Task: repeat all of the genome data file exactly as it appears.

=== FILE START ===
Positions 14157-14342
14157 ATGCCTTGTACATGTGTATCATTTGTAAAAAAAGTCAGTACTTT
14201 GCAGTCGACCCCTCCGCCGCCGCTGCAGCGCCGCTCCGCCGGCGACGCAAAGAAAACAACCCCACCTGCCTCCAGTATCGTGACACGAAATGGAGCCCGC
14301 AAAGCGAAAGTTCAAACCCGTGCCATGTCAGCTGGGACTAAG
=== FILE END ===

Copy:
Positions 14157-14342
14157 ATGCCTTGTACATGTGTATCATTTGTAAAAAAAGTCAGTACTTT
14201 GCAGTCGACCCCTCCGCCGCCGCTGCAGCGCCGCTCCGCCGGCGACGCAAAGAAAACAACCCCACCTGCCTCCAGTATCGTGACACGAAATGGAGCCCGC
14301 AAAGCGAAAGTTCAAACCCGTGCCATGTCAGCTGGGACTAAG